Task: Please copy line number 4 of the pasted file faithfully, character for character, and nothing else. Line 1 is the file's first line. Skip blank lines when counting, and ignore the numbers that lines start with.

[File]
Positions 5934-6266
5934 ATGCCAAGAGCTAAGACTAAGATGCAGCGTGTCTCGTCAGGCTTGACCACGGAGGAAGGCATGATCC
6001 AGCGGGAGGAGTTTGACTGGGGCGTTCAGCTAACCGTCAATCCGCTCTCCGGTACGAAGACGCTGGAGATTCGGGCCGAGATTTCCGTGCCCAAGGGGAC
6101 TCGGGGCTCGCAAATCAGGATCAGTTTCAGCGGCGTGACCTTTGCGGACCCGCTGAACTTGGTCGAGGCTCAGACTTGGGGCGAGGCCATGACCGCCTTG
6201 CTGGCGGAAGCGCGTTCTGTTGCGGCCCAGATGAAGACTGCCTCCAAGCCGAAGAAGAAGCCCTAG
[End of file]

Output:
6101 TCGGGGCTCGCAAATCAGGATCAGTTTCAGCGGCGTGACCTTTGCGGACCCGCTGAACTTGGTCGAGGCTCAGACTTGGGGCGAGGCCATGACCGCCTTG